• 2018-07
  • 2019-04
  • 2019-05
  • 2019-06
  • In this issue of the Shoja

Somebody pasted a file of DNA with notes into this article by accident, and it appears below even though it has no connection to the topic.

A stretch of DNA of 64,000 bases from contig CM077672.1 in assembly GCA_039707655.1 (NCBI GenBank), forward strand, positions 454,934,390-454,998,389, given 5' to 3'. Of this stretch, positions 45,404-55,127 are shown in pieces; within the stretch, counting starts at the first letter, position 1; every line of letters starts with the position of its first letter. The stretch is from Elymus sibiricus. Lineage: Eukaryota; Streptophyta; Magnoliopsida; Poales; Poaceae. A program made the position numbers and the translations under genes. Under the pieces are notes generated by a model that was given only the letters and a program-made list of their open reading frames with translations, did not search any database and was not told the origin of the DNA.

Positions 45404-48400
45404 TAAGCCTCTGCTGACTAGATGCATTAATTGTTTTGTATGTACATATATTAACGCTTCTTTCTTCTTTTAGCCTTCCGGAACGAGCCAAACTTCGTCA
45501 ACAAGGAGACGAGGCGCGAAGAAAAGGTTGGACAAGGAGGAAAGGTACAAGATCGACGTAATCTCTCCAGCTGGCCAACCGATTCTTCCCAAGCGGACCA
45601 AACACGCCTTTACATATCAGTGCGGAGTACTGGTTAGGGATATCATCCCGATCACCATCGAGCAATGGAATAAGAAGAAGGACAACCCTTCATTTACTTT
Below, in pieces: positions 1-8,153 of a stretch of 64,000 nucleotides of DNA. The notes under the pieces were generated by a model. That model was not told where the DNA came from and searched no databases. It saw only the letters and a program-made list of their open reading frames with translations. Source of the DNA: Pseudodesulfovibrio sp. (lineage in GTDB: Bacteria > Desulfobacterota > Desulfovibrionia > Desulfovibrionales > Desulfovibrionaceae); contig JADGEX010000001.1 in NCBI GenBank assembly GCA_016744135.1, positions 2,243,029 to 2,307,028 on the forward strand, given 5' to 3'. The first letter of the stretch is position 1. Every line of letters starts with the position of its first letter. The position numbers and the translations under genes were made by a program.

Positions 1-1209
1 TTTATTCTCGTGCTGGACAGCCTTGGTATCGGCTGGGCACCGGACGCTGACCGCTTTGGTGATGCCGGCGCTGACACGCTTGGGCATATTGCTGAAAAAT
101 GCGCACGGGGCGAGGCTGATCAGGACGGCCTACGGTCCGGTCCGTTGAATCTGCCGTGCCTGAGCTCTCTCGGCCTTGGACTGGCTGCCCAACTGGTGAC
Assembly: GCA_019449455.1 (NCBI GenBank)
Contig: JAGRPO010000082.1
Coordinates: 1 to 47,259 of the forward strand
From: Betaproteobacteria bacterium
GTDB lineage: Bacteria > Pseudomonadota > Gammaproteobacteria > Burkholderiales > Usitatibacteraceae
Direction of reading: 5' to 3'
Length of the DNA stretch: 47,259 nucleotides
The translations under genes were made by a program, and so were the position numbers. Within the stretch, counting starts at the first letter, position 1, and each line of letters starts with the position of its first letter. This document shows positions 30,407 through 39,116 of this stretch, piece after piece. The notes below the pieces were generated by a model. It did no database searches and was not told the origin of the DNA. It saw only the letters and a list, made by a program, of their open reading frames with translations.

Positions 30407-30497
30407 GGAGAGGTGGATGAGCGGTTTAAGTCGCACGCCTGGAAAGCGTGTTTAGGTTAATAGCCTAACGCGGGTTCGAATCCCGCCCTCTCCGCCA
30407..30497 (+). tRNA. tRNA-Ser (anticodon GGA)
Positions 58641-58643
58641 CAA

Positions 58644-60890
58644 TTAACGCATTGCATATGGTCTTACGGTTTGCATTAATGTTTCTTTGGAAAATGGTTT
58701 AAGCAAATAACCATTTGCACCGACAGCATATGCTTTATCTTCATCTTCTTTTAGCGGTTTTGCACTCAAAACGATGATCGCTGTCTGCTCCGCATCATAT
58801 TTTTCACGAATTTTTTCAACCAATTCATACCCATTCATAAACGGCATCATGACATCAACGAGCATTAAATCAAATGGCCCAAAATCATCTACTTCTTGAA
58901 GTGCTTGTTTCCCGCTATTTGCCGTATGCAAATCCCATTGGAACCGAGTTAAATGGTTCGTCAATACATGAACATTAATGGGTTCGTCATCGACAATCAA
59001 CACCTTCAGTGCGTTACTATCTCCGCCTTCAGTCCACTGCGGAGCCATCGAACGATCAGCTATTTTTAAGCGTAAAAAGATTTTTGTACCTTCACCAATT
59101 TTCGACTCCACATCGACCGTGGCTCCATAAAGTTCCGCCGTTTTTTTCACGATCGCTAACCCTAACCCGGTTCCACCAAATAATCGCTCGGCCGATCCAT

In this issue of the , Shoja et al characterize the antimicrobial susceptibility pattern, resistance mechanisms, and typing of carbapenem-resistant (CRAB) isolates obtained from burn patients from a single center in Iran. They found that the rate of CRAB was high (92.5%) among burn patients. The most effective drugs with activity against isolates in this study were colistin, polymyxin B, and ampicillin–sulbactam. Carbapenem resistance involved and genes. The clonal spreading of strains were identified among these burn patients. This study suggests the necessity of effective control measures against these multidrug-resistant pathogens. is an important pathogen causing various nosocomial infections, and has become one of the most commonly isolated pathogens in burn patients. Outbreaks and rapid dissemination of CRAB strains despite prevention and control measures have been reported worldwide, which most commonly occur in intensive care units. The spreading of multidrug-resistant (MDRAB), especially CRAB, has become a threat to public health. The most important mechanism of carbapenem resistance in is the production of carbapenem-hydrolyzing β-lactamases, especially Ambler cysteine protease -carbapenemase (OXA β-lactamases). Most of the groups of OXA-type β-lactamases have been identified on plasmids, and have a high capacity to spread. The insertion sequence IS has been found upstream of and genes in and leads to overexpression of genes. Other less-studied mechanisms in carbapenem resistance in are reduced outer membrane permeability, penicillin-binding protein alterations, and overexpression of the efflux pump. and genes were found among the isolates. Although several mechanisms would work in concert to produce the resistance phenotype, a more detailed investigation of mechanisms for carbapenem resistance is recommended for future study. Molecular typing of the relevant isolates was a common approach for hospital outbreak investigations. The current study showed that Clones B and C were predominantly determined by repetitive sequence-based polymerase chain reaction, suggesting that these clones were possibly interward spread resulting in the infection of burn patients. Pulsed-field gel electrophoresis or multilocus variable number of tandem repeats analysis were other common methods for bacterial strain typing. Multilocus sequence typing is also an effective method for comparing epidemiological investigations across different geographical areas, and the Clonal Complexes 92 were prevalent among the CRAB from burn units in several countries. Shoja et al did not provide sequencing type information in the current study. It is better to monitor the clonal complexes of CRAB strains in the burn units, given that the strains with new clonal complexes would result in future outbreaks. It is crucial to establish the strategy of better control of nosocomial CRAB infections and surveillance of this strain using molecular typing in the burn unit. Kanamori et al recently conducted a molecular investigation of three sequential outbreaks caused by MDRAB at a large academic burn center in the United States using next-generation sequencing. Next-generation sequencing is a promising molecular epidemiology method in investigations of outbreak analysis. A comparative analysis of single-nucleotide variants in bacterial genomes helps us determine the relatedness among epidemiologically linked strains, build a transmission network, and track bacterial strains of interest. They found that the distribution of resistance genes varied among the three outbreaks, and demonstrated the superior resolution of outbreak transmission networks for MDRAB determined by next-generation sequencing. Additional studies using whole genome sequencing of can help us design and implement more efficient interventions to control the dissemination of MDRAB in burn units. Polymycin B and colistin have good activity against the CRAB in this study, which is consistent with the literature. However, colistin-resistant CRAB has recently emerged as an new challenge for treatment and infection control. Targeted surveillance and molecular epidemiology for this superbug plus rational use of colistin is suggested to manage this problem. However, the association between antibiotics exposure and the acquisition of MDRAB or CRAB has rarely been described in the burn unit. A dust explosion occurred on June 27, 2015 in Taiwan and more than 400 healthy young people were injured by the accident. Shie et al conducted a study at Chang Gung Memorial Hospital, a medical center in Northern Taiwan, to investigate the association of carbapenem exposure with the occurrence of MDRAB in burn patients from this dust explosion. MDRAB isolates detected from any sites during the 1 month of admission were identified in nine of 42 patients (21%). Both the acquisition and disappearance of MDRAB were closely related to carbapenem exposure in these critically ill patients. This investigation indicated that early-discontinued use of carbapenem could be an essential practice for control of MDRAB. The findings from a homogeneous group of critically ill patients with burn injuries provide insight about the role and importance of antimicrobial stewardship to control MDRAB in burn units, which is less frequently addressed in the literature. MDRAB or CRAB was also the predominant pathogen isolated from burn patients in other medical centers in Northern Taiwan (data not shown). More informative data regarding infection control or treatment for this multidrug resistant pathogen from other burn units in Taiwan would be expected in the future.